Adds Wright, who often counsels first responders, “James knew I dealt with people who were suicidal. He reached out to three to four of us and used us as his resource. I credit him with reaching out; we can’t help people who don’t reach out. Police officers, when they need help, they call for backup. We were James’ backup. He’d call me and I’d call him at maybe 2 または 3 o’clock in the morning. It’s dark and the curtains are figuratively and realistically closed and the only person you’re talking to is yourself, and you’re not giving yourself good advice.”

Donaldson is a lifelong Democrat who, ウェイン・ルーニーはダービーの残骸の中で償還を求めています, doesn’t “necessarily toe the party line”. To wit, unlike many of his mayoral rivals in a crowded field, he is stridently pro-police, feeling that they should be fully funded and given quarterly breaks from their beats to undergo enhanced training and mental-health counseling. And his campaign consultant, Alex Hays, is a Republican, which betrays a strategy to attract moderate and center-right voters who feel that City Hall is wildly out of step with everyday people on issues like homelessness, transportation and public safety.

But while he respects Hays, longtime Seattle writer and historian Knute ‘Skip’ Berger thinks the consultant could be a potential liability for Donaldson.

“I think it could hurt him –and that’s no rap on Alex,” Berger says. “Alex is a smart guy, so I can see why that would be appealing. But it’s a political negative in Seattle for anyone who’s consorted with Republicans.”

Donaldson hasn’t attended a therapy session for two years, but he still talks to Wright and other friends in the mental health field regularly. While he believes formal counseling helped him turn things around, Donaldson, who’s Black, laments that the therapists he got connected with were younger white individuals who “had absolutely nothing in common with me”.

This is why Donaldson, who runs a charitable foundation, has made it his mission to encourage more people of color to pursue careers in mental health, an endeavor – which would include a college scholarship fund – that Wright agrees is much-needed.

“We need mental-health professionals of color who identify with people culturally and ideologically and traditionally,” Donaldson says.

Donaldson says there’s also a stigma surrounding mental health that’s long inhibited communities of color – and men in general.

“Traditionally, culturally and historically, communities of color have not readily accepted that mental health is an issue. We’ve handed so much of this over to God,” Donaldson, an active churchgoer, observes. “African American culture – we’re so locked into this ever-caring God symbol, that he’ll take care of us and we don’t need to reach out to other people. That’s OK to a certain point, but God also gives us the wisdom to make good decisions for ourselves. I reached out to my doctor. Not my pastor, not my preacher – my doctor. My doctor got me on track with medication, which is another thing we’re fearful of, and with counseling, which is another thing we’re fearful of.”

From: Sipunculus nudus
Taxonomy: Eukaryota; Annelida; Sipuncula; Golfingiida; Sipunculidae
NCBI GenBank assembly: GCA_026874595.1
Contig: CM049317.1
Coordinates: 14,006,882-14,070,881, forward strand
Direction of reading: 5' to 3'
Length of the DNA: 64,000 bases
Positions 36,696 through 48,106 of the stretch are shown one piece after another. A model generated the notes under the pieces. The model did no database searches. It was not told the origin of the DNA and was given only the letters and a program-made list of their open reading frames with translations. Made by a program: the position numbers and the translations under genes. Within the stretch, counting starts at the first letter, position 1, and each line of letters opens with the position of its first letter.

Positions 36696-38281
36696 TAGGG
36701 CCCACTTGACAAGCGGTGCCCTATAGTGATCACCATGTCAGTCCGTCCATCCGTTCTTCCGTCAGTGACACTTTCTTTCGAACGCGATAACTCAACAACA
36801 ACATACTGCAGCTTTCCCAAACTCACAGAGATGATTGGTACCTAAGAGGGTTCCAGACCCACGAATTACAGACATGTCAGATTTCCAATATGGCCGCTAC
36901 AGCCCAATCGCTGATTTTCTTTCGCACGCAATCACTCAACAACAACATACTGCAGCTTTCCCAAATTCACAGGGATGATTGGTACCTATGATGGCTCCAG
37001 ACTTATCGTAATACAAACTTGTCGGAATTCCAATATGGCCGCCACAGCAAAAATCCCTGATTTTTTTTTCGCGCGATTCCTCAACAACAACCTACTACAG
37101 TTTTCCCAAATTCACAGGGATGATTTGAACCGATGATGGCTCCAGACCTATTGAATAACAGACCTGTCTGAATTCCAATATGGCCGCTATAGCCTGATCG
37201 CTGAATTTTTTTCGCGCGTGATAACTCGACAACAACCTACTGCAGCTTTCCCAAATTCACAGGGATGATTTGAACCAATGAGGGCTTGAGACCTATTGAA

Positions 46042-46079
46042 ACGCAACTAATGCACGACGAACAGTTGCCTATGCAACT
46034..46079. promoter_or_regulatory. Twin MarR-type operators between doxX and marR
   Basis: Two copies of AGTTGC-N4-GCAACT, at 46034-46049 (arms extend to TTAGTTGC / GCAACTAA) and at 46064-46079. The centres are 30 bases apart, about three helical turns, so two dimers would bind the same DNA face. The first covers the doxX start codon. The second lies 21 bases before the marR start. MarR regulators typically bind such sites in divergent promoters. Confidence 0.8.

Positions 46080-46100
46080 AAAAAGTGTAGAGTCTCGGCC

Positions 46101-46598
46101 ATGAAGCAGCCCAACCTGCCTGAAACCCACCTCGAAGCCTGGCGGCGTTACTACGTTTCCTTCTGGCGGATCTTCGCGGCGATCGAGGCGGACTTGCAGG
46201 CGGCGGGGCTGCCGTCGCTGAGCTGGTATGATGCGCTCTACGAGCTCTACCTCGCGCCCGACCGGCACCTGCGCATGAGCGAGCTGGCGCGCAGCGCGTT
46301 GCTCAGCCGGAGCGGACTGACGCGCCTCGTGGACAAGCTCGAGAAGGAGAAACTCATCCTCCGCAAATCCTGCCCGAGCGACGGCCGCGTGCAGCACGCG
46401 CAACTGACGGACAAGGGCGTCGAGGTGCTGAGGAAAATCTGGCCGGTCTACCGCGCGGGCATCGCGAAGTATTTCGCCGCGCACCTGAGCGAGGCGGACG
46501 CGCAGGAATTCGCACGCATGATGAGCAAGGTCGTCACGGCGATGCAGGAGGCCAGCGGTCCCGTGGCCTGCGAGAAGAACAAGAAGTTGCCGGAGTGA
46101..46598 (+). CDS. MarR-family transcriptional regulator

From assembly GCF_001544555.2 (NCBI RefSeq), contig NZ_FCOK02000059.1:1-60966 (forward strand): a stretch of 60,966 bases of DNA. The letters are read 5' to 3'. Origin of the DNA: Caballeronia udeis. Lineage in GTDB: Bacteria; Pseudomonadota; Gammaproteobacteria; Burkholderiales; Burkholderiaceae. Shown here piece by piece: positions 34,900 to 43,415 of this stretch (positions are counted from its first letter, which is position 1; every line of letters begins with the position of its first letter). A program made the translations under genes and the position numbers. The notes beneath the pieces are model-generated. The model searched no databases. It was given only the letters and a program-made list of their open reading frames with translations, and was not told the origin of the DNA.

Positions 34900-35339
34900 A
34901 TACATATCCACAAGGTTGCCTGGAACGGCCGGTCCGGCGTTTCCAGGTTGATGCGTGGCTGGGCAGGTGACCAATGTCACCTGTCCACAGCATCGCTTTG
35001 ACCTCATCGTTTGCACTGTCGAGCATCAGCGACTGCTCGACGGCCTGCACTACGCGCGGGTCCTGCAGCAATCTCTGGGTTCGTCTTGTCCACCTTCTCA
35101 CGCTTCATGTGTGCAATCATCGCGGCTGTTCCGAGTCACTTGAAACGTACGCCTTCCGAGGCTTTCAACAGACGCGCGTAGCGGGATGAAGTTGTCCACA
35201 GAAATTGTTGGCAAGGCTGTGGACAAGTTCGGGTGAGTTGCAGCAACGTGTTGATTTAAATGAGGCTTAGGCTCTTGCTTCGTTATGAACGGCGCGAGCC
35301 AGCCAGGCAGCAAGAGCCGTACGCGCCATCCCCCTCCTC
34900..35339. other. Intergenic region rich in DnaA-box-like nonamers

“I want people to see a taller-than-life African American man speaking about these things, crying about these things,” adds Donaldson, his eyes welling up with tears. “In general, it’s tough for guys to open up. We all grow up with the mindset of little boys don’t cry, suck it up, quit whining, quit crying, quit complaining. Competitive athletes are even a level above all that because you don’t dare show anybody that you have a weakness or some vulnerabilities. And that carries over into our real life after sports.”

In real life, Donaldson says, “I feel like I’m better than ever before in so many regards even though I have fewer material things. When I ran [for mayor] に 2009, I was a successful business guy, former Sonic, nice guy, community guy – and that was about it. I don’t think people could really relate to me. I never really understood what mental-health issues were about until I went through it. 今, I feel like I have the ability to put myself in everybody’s shoes and situations and be able to relate to that. And if they know my story, they can sense that.”